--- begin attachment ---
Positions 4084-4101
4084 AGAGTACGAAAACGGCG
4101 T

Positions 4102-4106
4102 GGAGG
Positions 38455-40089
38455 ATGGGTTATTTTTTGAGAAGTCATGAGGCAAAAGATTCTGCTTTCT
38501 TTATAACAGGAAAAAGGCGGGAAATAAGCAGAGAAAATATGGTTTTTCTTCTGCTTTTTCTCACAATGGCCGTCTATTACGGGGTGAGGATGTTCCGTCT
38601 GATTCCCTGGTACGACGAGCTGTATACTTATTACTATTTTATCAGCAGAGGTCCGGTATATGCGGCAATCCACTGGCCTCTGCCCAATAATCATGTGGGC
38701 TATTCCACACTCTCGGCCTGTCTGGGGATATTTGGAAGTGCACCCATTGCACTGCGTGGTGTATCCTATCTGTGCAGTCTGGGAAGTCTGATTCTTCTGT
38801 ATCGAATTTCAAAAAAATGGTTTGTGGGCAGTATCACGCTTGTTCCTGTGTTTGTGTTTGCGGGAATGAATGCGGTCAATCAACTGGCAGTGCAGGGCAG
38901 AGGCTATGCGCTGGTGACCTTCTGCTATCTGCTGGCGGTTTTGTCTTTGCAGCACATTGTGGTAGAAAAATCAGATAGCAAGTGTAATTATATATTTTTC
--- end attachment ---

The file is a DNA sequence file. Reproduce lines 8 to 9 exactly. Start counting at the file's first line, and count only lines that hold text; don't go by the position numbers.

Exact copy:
38501 TTATAACAGGAAAAAGGCGGGAAATAAGCAGAGAAAATATGGTTTTTCTTCTGCTTTTTCTCACAATGGCCGTCTATTACGGGGTGAGGATGTTCCGTCT
38601 GATTCCCTGGTACGACGAGCTGTATACTTATTACTATTTTATCAGCAGAGGTCCGGTATATGCGGCAATCCACTGGCCTCTGCCCAATAATCATGTGGGC